It’s one more random than 10!
I was talking to one of my friends about politics this weekend, and I got on the subject of why I went from being conservative to a liberal. It boiled down to two things: the anti-intellectualism of the post-Gingrich GOP, with its emphasis on faith over reason; and the policing of personal behavior, instead of letting people manage their morality themselves.
Part of that policing involves the annoying overhyping of how depraved American culture has become, that we’re a “culture of anything goes.” Nothing exposes that myth more than Super Bowl week. It’s the biggest game of the year, and nothing adds to the excitement of sport like a little wagering on the side. Yet I can’t make a bet on the game because it’s against the law. I have to jump through a bunch of hoops and send my money to offshore agencies which may or may not be run by drug cartels or Al Qaeda or Danny Gans. I don’t find the effort worth it, especially since I am terrible at betting on sports anyway, so I don’t bother. But it’s such a crock of shit that our society is “out of control” when I can’t put $20 on Baby Jesus giving Kurt Warner another Super Bowl.
However, I am also a big believer in questioning your own beliefs, especially when confronted by evidence that suggests the other side may be on to something.
While I have given up on online sports wagering, I play poker online regularly, as does The Lovely Becky. A couple years ago, we did jump through the hoops of getting our money into an account at a poker site that rhymes with Bull Shilt, because the only thing worse than listening to a sermon about the evils of gambling is playing poker for fake money.
Since then, we’ve managed to win enough that we didn’t need to deposit additional money. In fact, at one point, we went on a pair of tears. We managed to go from $5 tournaments to $10 ones to $24 ones. We had enough money that we actually talked about cashing some of it out.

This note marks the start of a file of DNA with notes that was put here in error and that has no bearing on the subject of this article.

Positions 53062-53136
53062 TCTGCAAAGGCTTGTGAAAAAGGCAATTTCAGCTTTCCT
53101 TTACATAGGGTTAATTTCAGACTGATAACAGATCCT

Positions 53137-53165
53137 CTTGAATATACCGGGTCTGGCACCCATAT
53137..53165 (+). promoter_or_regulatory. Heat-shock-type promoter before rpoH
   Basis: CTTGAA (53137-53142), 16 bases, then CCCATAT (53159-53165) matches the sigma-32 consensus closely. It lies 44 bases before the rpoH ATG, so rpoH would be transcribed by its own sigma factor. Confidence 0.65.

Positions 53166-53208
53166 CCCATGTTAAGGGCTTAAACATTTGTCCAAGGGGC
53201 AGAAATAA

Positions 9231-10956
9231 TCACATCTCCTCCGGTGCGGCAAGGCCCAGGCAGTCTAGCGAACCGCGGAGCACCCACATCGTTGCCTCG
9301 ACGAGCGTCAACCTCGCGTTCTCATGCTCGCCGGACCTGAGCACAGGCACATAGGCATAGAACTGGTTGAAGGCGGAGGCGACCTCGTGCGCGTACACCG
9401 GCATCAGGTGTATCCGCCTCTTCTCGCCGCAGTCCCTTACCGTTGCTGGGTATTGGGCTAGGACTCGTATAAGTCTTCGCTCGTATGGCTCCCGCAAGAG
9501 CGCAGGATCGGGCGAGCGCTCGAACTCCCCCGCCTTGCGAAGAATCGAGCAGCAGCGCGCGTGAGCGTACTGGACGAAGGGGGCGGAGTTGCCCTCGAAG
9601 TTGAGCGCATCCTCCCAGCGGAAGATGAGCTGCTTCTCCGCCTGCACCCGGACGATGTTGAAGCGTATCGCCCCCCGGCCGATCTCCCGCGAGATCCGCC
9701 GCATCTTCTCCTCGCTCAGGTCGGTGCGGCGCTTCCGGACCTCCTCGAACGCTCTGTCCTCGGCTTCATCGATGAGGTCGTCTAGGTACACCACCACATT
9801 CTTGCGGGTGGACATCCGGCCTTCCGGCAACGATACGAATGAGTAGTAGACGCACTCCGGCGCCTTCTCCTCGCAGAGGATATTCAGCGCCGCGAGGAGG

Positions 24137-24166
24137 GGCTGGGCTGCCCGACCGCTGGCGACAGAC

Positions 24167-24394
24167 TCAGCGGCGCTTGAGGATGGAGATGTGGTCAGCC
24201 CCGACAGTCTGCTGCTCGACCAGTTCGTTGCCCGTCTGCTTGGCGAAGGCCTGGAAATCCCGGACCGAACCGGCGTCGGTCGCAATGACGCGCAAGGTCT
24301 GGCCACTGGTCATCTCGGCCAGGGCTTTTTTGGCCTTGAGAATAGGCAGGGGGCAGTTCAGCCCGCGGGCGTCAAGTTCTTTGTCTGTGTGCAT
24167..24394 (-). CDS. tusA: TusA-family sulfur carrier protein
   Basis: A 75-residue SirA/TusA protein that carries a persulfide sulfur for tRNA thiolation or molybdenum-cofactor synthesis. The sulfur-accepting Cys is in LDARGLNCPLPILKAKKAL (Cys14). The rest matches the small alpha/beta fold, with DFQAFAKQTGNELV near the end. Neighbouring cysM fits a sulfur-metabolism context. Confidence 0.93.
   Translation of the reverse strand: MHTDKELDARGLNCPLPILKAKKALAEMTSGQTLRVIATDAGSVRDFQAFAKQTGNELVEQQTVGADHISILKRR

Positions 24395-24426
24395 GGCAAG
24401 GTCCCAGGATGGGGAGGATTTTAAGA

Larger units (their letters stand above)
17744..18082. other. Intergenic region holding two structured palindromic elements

Of course, the poker gods taketh more than they giveth, and we went on a reverse tear that was like watching the Cubs collapse in the playoffs. It was hard to go back to the cheaper games, in part because the more expensive ones featured better players, and we both damaged our bankrolls by lingering longer in expensive waters than we should have. However, when it became clear that we either had to go cheap or go through the hoops of depositing more real money in our accounts, we grudgingly went back to the $5 games.
I mentioned this the other night when I was talking to TLB about how much we had in our accounts: would we have taken this more thrifty approach if it was really easy to deposit our money? I’m sure the answer is no, and it was in fact the efforts of the American Purity Police that kept me from dumping more into my account and probably losing more money. They may not have saved my soul, but they certainly saved me some money.
It sucks to realize that.
1) “Going Mobile,” The Who. Speaking of going mobile, how about Governor Blago getting kicked to the curb? That’s a man who needs a reality show. We could see him jogging, shoplifting from the store, getting his hair done and asking what the stylist is going to do for him if he leaves her a tip. It takes a lot to get the good people of Illinois, who anticipate corruption like they anticipate snow every winter, to sit up and say, “wow, that’s pretty corrupt.”
2) “I’ll Feel a Whole Lot Better,” The Byrds. I do feel better now that the waste of our 43rd president has been flushed back to Texas, but the aftermath is certainly depressing. It’s going to be a long time before we right the ship.
3) “Green Arrow,” Yo Lo Tengo. This song certainly helps, though. A quiet, beautiful instrumental track that feels like dusk descending on my ears.